History of Sumi-e – The Song Dynasty (宋朝/Song Chao/Song Ch’ao) – The Golden Age of Painting in China

 

Painting of the Song Dynasty

The Song Dynasty (960-1279 CE) was as the time when painting bloomed. Besides birds and flowers, plants and animals and figure painting, landscapes became an independent topic in painting.  The Chinese characters for landscape painting, pronounced “shanshui” (山水), literally means “mountains and rivers”, alluding to the two most important elements in a landscape painting. It had always been a subject in art, but had always played an inferior role until the 10th century, when new concepts arose.

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History of Sumi-e – The Yuan Dynasty (元朝/Yuan Chao/Yuan Ch’ao): Retirement and Protest of Chinese Painting

 

The Introduction of Personality into Chinese Painting

When the Song Dynasty came to an end in 1279 and foreign Mongol rulers took over the throne, many Chinese officials found themselves banned from court, not being able to make a career as statesmen. Others declined serving under the Yuan rulers (1271-1368 CE) and chose to retreat. Those “yi min” (移民), the “ones left behind”, expressed their protest against this treatment by retiring completely form official business and dedicating themselves to artistic activities.  Some painters consciously retreated from social life and obligations and turned to studying Daoism or Buddhism. It was in the Yuan Dynasty when a painter’s own style became more and more important, because it was believed that one could see a man’s character through his brushwork. A painter’s personal style and the flow of his brush were called “xin yin” (心印), “impression of the heart”, referring to an artist’s distinctive style and served as an expression of his character and personality. The main goal for a painter was to express his inner character through painting, taking over elements and techniques from calligraphy. The Four Masters of the Yuan Dynasty are seen as the four artists who were responsible for the change in Chinese painting during the Yuan Dynasty. Although their styles are very different, their way of rhythmically composting lighter and darker washes, combining calligraphic brushwork with simplified depictions of mountains, rocks and trees and playing with different tonalities of ink heavily influenced painters of later generations. If landscapes of the later Song Dynasty were lyrical and romantic, those of the Yuan Dynasty were more subjective and personal, even melancholic, often being representative for the painter’s inner emotions.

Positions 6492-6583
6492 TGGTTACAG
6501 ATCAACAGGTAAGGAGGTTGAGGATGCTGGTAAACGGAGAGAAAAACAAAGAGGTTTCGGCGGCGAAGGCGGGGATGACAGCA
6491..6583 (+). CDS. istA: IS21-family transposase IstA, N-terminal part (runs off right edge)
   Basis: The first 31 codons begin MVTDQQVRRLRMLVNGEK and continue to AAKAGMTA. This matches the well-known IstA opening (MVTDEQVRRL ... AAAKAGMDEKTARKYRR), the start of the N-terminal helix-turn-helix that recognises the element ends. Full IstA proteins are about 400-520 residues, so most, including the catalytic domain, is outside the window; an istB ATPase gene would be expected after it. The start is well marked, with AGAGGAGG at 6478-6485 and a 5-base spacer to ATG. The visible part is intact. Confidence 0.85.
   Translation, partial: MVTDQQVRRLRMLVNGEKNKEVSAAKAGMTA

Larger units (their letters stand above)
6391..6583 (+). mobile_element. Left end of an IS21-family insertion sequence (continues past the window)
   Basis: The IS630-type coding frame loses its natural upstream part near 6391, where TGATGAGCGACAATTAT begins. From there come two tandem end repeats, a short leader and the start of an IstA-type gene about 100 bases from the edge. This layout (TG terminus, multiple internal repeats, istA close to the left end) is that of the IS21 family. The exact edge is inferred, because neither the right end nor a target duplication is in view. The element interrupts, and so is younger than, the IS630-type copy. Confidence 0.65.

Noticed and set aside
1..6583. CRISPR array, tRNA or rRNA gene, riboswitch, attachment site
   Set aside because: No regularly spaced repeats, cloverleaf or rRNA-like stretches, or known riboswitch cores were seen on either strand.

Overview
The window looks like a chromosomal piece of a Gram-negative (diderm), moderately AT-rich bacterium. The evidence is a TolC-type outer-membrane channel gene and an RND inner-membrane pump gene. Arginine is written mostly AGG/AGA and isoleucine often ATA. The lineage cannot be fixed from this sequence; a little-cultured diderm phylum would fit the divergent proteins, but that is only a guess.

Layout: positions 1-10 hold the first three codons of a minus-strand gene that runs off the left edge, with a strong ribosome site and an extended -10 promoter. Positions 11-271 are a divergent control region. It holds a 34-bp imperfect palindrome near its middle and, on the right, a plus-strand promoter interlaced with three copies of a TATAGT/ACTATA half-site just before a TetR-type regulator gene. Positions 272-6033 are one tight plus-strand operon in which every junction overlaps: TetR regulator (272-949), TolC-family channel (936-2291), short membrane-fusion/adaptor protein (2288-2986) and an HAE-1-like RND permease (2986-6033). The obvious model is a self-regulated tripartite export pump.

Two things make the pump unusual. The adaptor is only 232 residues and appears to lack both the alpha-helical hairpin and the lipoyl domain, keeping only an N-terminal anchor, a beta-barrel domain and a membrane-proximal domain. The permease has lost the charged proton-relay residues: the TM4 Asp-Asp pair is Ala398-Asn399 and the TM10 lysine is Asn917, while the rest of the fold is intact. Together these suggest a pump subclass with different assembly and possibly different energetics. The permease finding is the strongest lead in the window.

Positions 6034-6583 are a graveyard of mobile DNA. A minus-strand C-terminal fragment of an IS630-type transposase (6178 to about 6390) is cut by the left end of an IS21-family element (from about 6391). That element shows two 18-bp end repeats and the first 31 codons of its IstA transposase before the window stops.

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History of Sumi-e – The Ming Dynasty (明朝/Ming Chao/Ming Ch’ao): Cultural Restoration in Chinese Painting

 

Art Becomes Classic – Blurring of Boundaries Between Academic and Amateur Painting in China

The end of Mongol rule and the re-establishment of an indigenous Chinese emperor in 1368 led to a revival of the Imperial Academy and the painting styles of the Southern Song (960-1279 CE) and the Yuan (1271-1368 CE) Dynasties.  Some painters picked up the painting style of the Southern Song Dynasty, especially that of the Ma-Xia-School. Others continued the tradition of bird-and-flower painting from the times of Emperor Huizong.  Other artists brought colors back into picture and revived the blue-and-green painting style of the Tang Dynasty (618-907 CE). Since most of the Academy painters came from the Zhejiang province, they were named the “Zhe school”. The most notable painter of the Zhe School was Dai Jin. Their counterpart, literati painters from the Wu region in Suzhou, continued in the more expressive and individual styles of the Four Masters of the Yuan Dynasty. They are known as the “Wu school”, of whom Shen Zhou is best known for his eclecticism and ability to paint in the styles of former masters.  Although this two main currents in painting existed, the boundaries between academic and amateur painters blurred – not in stylistic terms, but in attitude, mostly when some literati, who had devoted themselves to nothing else but painting, started to accept money for their works, which had been not the case in earlier centuries.

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History of Sumi-e – Art and Painting in China in the Qing Dynasty (清朝/Qing Chao/Ch’ing Ch’ao)

 

Continuity and Routine in Chinese Painting during the Qing Dynasty

The fall of the Ming Dynasty (1368 to 1644) and enthronization of the Manchu rulers did not, at least at the beginning, cause a disruption for artists and scholars as it had happened with the beginning of foreign rule during the Yuan Dynasty. In fact, the Manchu, now calling themselves Qing, took over all cultural institutions of the Ming and thus ensured stability. In art, conservatism ruled.  No interruption of painting traditions occurred, with many painters continuing to paint in a variety of styles and ideals as laid out by Dong Qichang in the 16th century. The “Four Wangs” are the most notable group of artists in the Qing Dynasty, who followed Dong’s premise to imitate the older masters’ styles. However, this attitude did slowly, but steadily become a burden for painters, and boundaries between the Northern and Southern School blurred, when painters of the latter put more emphasis on technique and skill than painting in the free and spontaneous manner of that of the Southern School.

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